In my opinion, Victorian furniture and all the furniture made during the 70s and 80s are actually well made and sturdy compared to the flatpack stuff you get from Ikea these days. They were made to last and indeed they have. They also have more character. Some of my Ikea furniture has lasted about a year or so before they started to fall apart.
I quite liked some of the furniture I came across – particularly the stuff from the 1970s. It reminded me of old movies or episodes of Columbo. Perhaps I let this nostalgia cloud my perception when I chose it. It was also relatively cheap and so we bought a lot of it.
My budget was already stretched enough at the time, and it was starting to give me a heartache, every time I pulled out my cards to pay for one more thing. So, rather than buy quality new furniture, we went to all these second-hand shops and bought one thing after another – a bed, another bed, a dining table, chairs, a sofa, small tables, bookshelves, wardrobes, side cabinets.
And it was pretty much crap.
Not crap in a bad way. Crap as in – it just did not suit us. It didn’t suit our energy. We were picking this stuff up because it was cheap, because we didn’t want to have stuff in boxes. But actually, things still remained in boxes. There was little motivation to truly own this stuff. We didn’t really appreciate it or even on a deep level like it. It was from this experience that I came to appreciate that cheap is false economy.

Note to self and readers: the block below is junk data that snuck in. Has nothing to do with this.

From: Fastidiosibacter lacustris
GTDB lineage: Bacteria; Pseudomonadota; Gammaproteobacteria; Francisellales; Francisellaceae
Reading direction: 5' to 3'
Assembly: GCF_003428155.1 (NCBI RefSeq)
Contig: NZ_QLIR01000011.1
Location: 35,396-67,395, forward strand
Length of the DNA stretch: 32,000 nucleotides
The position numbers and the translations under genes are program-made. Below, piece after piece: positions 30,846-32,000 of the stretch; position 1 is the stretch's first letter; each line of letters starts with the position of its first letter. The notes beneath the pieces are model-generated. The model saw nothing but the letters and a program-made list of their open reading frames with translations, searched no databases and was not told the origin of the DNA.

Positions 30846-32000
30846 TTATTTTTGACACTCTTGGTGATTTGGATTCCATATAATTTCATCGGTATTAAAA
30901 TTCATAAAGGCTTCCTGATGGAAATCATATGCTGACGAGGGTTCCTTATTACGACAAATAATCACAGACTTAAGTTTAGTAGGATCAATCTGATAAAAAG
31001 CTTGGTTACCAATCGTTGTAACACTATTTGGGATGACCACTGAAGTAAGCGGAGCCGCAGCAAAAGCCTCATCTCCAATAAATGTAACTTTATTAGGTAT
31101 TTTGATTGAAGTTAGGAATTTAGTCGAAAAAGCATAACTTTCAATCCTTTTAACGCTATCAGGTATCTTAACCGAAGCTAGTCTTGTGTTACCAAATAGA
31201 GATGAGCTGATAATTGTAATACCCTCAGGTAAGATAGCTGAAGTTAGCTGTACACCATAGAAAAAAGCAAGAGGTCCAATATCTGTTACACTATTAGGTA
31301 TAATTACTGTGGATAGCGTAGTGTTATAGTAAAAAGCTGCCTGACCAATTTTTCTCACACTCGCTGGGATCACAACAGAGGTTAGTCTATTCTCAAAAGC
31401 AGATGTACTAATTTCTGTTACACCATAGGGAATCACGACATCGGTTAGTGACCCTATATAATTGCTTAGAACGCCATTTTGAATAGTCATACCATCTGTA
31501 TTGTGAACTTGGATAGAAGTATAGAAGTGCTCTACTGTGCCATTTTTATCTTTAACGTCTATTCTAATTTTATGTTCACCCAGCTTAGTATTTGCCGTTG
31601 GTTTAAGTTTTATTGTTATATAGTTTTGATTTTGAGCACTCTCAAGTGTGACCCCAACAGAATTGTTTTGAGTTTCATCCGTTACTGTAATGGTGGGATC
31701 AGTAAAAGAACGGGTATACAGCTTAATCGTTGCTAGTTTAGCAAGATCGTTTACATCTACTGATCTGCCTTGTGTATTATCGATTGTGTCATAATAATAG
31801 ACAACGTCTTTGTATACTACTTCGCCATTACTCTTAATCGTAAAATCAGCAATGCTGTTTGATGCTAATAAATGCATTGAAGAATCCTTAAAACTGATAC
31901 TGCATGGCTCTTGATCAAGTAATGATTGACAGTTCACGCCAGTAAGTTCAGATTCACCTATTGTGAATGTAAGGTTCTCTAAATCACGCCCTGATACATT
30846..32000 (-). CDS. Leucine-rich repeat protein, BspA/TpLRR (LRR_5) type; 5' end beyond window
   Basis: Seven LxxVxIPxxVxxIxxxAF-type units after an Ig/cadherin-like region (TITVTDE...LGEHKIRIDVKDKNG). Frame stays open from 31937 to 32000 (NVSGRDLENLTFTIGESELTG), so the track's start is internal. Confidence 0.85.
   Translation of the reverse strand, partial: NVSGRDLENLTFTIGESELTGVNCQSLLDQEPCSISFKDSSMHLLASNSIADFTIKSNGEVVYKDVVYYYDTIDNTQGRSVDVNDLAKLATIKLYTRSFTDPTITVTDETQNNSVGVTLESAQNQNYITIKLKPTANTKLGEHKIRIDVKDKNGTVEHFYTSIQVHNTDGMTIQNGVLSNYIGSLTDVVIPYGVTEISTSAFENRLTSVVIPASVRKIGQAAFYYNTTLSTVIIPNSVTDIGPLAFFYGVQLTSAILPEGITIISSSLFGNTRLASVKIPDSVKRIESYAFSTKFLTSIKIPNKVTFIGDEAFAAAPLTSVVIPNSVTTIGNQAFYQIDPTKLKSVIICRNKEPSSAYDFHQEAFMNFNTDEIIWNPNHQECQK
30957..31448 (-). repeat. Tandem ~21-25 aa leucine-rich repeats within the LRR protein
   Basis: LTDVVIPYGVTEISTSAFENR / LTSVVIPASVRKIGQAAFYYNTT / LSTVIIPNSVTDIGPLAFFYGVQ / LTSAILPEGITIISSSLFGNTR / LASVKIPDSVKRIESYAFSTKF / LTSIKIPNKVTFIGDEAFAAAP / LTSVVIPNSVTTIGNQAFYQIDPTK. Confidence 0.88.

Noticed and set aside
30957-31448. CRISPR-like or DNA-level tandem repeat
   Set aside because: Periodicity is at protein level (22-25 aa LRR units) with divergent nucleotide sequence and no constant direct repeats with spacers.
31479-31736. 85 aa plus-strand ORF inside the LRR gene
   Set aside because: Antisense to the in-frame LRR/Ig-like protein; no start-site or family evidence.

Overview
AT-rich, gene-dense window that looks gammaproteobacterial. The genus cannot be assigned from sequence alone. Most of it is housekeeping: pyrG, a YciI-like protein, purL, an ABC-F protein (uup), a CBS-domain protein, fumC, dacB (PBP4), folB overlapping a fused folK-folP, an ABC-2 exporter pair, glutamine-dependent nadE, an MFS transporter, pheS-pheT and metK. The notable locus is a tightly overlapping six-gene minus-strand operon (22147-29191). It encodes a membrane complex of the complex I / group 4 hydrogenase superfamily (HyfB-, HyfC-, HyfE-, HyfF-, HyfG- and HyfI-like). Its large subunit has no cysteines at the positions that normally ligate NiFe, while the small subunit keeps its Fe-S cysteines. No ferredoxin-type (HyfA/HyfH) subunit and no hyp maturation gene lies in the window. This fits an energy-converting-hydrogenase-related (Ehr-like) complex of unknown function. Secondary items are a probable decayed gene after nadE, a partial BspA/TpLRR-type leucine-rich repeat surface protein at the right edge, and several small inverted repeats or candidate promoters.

Waste of money
One piece of furniture really taught me how cheap furniture is not worth buying. There was one small white bookshelf. It looked ok in the shop and it was very cheap. But when it was delivered to my home and I had a closer look at it, there was something truly disgusting about it.
It had a unpleasant smell, which seemed to penetrate the area of the room it was in. I looked closer and saw it was filthy and had been repaired quite badly with strong glue. I wondered why I had not noticed this in the shop. But there was more to it. It had a kind of unpleasant energy or aura around it.
Furniture picks up the energy of its previous owners or home
It may seem a bit weird to say, but I stopped and had to imagine what kind of house this came from and the first thing that came to mind was a kind of doss house – a place, where the previous occupants might have been drinkers or drug users or had a low-energy about them.